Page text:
Capitalize on Emerging Technologies to Dramatically Improve Soldier Survivability

Novel materials

  • Pursue a hedging strategy in armor materials, investing in basic research in the most promising areas, such as synthetic diamond or two-dimensional polymers, while continuing to modestly improve current materials.

A soldier wearing an exosuit developed through the Warrior Web program walks on a treadmill while researchers at the U.S. Army Research Laboratory measure the soldier’s energy expenditure.

(Lockheed Martin)

Exoskeletons and exosuits

  • Establish an exosuit and exoskeleton development program consisting of prototyping, experimentation, concept development, and research tied to operational performance metrics. The goal of such a program should be to mature exosuit and exoskeleton technologies and concepts, with the aim of transitioning to a lower-body exoskeleton/exosuit acquisition program in five years and a full-body exoskeleton acquisition program in 10 years.

Robotics

  • Continue its investments in robotic teammates, such as the Squad Mission Equipment Transport program, and autonomous cargo resupply systems in order to reduce soldier load and improve mobility and effectiveness.
  • Conduct research into new materials that could provide passive protection from ballistic and blast threats if used onboard air or ground robotic teammates.
  • Continue to pursue robotic teammates to extend soldier lethality, situational awareness, and survivability.

Lightweight operational energy

  • Capture the gains of commercially available energy solutions where possible, such as electric car batteries or structural carbon-fiber power sources.
  • Invest in research that can be quickly integrated for military purposes, such as biobatteries, energy capture, and hybrid electric engines for robotic mules.
  • Anticipate that energy will remain a limited resource that the Army has to manage, similar to ammunition or water, for the foreseeable future.

Human performance enhancement

  • Study, evaluate, and approve human enhancement where appropriate, in accordance with ethical guidelines.

Physical fitness

  • Investigate alternative physical fitness training methods to improve strength and operational performance on the battlefield.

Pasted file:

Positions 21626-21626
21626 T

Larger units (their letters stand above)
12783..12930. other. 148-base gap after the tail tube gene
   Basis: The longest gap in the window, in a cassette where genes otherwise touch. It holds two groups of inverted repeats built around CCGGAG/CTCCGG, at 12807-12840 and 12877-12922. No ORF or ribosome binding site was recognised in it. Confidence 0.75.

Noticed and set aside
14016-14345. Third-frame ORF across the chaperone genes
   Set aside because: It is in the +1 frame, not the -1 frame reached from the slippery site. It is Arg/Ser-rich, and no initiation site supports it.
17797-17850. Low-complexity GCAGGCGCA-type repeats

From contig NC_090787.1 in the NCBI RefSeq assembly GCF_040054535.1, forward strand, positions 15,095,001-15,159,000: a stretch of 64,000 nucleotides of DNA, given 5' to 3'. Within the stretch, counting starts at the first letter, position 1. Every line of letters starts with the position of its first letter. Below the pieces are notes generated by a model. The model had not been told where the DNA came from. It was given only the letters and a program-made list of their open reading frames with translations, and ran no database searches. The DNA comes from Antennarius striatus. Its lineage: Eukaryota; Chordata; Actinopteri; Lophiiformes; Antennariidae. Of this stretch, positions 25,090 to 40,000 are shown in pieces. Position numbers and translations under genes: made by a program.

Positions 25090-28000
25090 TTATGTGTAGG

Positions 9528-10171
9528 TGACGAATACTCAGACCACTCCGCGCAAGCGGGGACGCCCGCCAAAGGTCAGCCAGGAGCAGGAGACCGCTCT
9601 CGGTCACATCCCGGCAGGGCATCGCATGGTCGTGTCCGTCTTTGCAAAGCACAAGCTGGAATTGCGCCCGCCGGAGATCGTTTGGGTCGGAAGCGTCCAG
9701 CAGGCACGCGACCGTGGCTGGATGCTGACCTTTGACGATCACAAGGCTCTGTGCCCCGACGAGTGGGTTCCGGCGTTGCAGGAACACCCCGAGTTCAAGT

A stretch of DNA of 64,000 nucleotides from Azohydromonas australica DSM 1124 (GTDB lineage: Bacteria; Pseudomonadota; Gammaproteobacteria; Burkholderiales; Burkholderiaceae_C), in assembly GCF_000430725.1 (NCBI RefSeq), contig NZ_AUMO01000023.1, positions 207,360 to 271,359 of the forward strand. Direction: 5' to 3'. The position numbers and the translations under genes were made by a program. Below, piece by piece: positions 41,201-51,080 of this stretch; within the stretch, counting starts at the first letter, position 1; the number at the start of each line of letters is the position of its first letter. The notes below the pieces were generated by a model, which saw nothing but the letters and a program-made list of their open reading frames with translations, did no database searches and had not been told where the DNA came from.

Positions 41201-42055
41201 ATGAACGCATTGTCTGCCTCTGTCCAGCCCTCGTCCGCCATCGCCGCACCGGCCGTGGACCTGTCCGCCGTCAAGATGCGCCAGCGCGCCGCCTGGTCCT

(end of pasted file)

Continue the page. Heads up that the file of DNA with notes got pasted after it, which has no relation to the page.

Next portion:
• Leverage emerging technologies such as personal fitness trackers, consistent with DoD guidelines, to collect physical training data across the force and systematically evaluate the best methods for improving performance while avoiding injury.

Nutrition and dietary supplements

  • Develop nutrition guides and provide the necessary supplements to develop muscle mass and improve performance as a part of nutrition planning, and limit unregulated supplement use.
  • Where there is insufficient research with regard to a supplement’s effectiveness, sponsor research to determine if the supplement has benefits to soldier performance.

Sleep

  • Institute a comprehensive soldier sleep fitness program that implements the guidelines in A Leader’s Guide to Soldier Health and Fitness (February 2016) and inculcates an attitude of “sleep as a weapon” in the force.
  • Leverage personal fitness devices to track sleep patterns among soldiers and provide objective feedback on soldier sleep.

A soldier walks on a treadmill wearing an exosuit developed through the Warrior Web program while researchers at the U.S. Army Research Laboratory measure the soldier’s energy expenditure.

(Ron Carty/U.S. Army)

Pharmaceuticals and other enhancement techniques

  • Institute a high-level policy review of potentially promising methods to enhance soldier physical and cognitive performance.
  • Consider potential physical and cognitive enhancements on a case-by-case basis, evaluated based on the risks of the specific treatment and the relative operational advantages to soldier survivability.
  • Investigate the efficacy, safety, and operational utility of physical and cognitive enhancement treatments, consistent with DoD medical guidelines. Participation in any research or operational use of enhancements should be voluntary, and the Army should institute procedures to ensure that soldiers are free from coercion, real or perceived, to take enhancements.
  • Participation in any research or operational use of enhancements should be voluntary, and the Army should institute procedures to ensure that soldiers are free from coercion, real or perceived, to take enhancements.

CONCLUSION

Soldier protection has evolved over millennia and will continue to evolve to meet threats found on the modern battlefield. The Army currently has hard armor solutions to defeat relevant ballistic threats, including those that are just emerging. The most significant gap in existing armor is a lack of adequate protection against brain injury from primary blast pressure waves. There are near-term options to mitigate this threat through improved helmet design, although more research on the specific mechanisms of brain injury is needed.